Quick CD Comments

Persichetti: Symphony for Strings, Piano Concerto. Philadelphia Orchestra, Riccardo Muti (Symphony), Charles Dutoit (Concerto) New World Records. It’s been a long time since I first encountered the music of Persichetti by playing his wind ensemble music, which is probably the way most American musicians first get to know his work. (The Symphony for Band is one of the great classics of the medium.) Less frequently encountered is Persichetti’s orchestral music. The harmonic idiom is a bit darker than I recall from the band music, but consistently attractive. Like so much mid-20th century American music, this is repertoire that really should be more widely played. The performances are excellent, as one would expect from the Philadelphia, though the last movement of the concerto is ill-served by the overly rapid pace set by Dutoit.

Shelly Manne and His Friends, Vol. 2 (Andre Previn, piano; Leroy Vinnegar, bass; Shelley Manne, drums) Contemporary Records. The centrality of the Broadway musical to the American musical scene in the middle of the last century was such that there developed a fad for jazz interpretations of the scores from the shows – not just individual tunes, but entire albums devoted to the shows. I believe the present 1956 album of songs from “My Fair Lady” is the first of its kind. All the players are brilliant, the arrangements are charming, but there is something a little superficial here; it’s a sort of highly sophisticated piano lounge music.

Now Is the Time for Secret Geometry

wrtiI just got word that Kile Smith‘s WRTI radio show, Now Is the Time, will feature my Secret Geometry for piano and electronic sound on tonight’s show – Sunday, August 25 at 10 pm on the US east coast; go here to listen.

I named my blog after this piece; my program note for the work might help explain why:

Secret Geometry can be heard as a short piano sonata, with the movements forming a typical fast – slow – fast pattern.  The electronic sounds on tape are tightly interwoven with the piano, often serving to extend and transform the piano’s sound.  The goal is to create a hybrid sound world.

The phrase “secret geometry” is used to describe the play of forms in certain paintings, referring to structural patterns that are employed to organize the pictorial elements.  Since the electronic medium permits a composer to focus on the micro-structure of individual sounds, as well as more customary concerns with patterns of pitch and rhythm, it seemed appropriate to choose a title that emphasizes the careful shaping of every compositional element.  But this is not to neglect the spiritual impulse of the work.  After all, the obscure motion of the Holy Spirit herself describes a secret geometry, what Thomas Merton called “a hidden wholeness”.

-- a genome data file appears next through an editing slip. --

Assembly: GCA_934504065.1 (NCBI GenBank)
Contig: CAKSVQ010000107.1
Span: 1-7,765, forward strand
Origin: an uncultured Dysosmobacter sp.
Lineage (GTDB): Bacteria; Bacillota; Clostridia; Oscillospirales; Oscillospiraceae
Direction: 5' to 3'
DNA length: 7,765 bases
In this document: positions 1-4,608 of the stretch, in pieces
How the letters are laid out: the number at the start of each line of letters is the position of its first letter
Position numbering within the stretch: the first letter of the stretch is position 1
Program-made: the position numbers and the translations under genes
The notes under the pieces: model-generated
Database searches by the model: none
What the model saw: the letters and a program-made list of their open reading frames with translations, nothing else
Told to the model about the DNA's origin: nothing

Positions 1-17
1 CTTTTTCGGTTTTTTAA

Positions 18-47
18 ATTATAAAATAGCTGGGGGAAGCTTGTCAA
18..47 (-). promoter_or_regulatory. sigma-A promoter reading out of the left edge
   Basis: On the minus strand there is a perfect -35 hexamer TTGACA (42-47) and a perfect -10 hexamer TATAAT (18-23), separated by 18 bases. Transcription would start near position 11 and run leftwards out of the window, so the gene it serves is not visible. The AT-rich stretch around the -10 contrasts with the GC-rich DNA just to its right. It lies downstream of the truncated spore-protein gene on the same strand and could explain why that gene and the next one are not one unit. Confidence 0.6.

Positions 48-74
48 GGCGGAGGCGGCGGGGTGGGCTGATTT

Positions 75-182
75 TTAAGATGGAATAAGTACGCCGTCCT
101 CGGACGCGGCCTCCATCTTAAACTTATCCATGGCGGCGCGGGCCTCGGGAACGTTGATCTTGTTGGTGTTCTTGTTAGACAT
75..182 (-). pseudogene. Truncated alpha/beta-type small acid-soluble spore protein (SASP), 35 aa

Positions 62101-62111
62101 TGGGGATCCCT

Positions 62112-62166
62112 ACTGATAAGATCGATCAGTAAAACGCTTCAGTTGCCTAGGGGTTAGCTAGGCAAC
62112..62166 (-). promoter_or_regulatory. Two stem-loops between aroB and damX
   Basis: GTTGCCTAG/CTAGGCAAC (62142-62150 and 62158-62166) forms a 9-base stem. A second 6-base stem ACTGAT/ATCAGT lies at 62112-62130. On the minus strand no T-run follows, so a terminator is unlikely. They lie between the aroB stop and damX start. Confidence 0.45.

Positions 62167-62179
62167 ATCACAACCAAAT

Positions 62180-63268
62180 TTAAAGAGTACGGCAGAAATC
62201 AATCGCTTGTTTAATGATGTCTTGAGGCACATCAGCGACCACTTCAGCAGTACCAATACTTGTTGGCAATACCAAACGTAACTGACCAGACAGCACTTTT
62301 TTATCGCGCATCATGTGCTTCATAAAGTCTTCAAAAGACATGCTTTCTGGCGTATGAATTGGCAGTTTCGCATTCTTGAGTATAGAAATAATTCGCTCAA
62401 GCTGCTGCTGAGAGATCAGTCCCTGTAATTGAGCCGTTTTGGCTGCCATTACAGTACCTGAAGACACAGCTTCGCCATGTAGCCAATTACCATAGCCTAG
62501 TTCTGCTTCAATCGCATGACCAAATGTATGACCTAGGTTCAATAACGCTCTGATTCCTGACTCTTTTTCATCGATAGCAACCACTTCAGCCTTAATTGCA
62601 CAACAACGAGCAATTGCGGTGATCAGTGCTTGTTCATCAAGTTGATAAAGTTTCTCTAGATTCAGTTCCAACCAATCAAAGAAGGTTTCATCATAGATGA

Written for the distinguished pianist Aleck Karis, Secret Geometry was composed with the assistance of a grant from the Pennsylvania Council on the Arts.  The tape was realized in the Presser Electronic Music Studio of the University of Pennsylvania.

In line with the George Crumb quote above, I think of my music as being about a “system of proportions” – a secret geometry – “in the service of a spiritual impulse”.

Aleck’s recording of the piece was originally issued on a CRI (Composers Recordings, Inc.) disc. Though CRI no longer exists, their huge and important catalog has been made available once again by New World Records.

Click on the Discography link above for more of my music on disc.

Icons in NYC and Philly

Ben Fingland, clarinet, and Steve Gosling, piano, will play my Icons in New York tonight, Feb. 12, at Spectrum NYC, which is at 121 Ludlow Street, on the second floor – show at 7:00 pm. Violist Jessica Meyer will also perform. The program comes to  Philadelphia tomorrow night, Feb. 13, at Rose Recital Hall on the U of Penn campus – 8:00 pm

Icons is a piece for clarinet, piano and electronic sound – originally on tape, but now played back from a CD. Here is a program note for the piece:

Icons was completed in 1984 and premiered later that year at Tanglewood.  The tape part was realized, using analog devices, at the Columbia University Electronic Music Center.  Most of the tape relies on classical studio techniques, affording a tight interweaving of instrumental and electronic parts.  Portions of the piece exploit voltage-controlled synthesizers to provide a diverse palette of colors.

The work was recorded by Jean Kopperud and Aleck Karis for release on New World Records in 1998.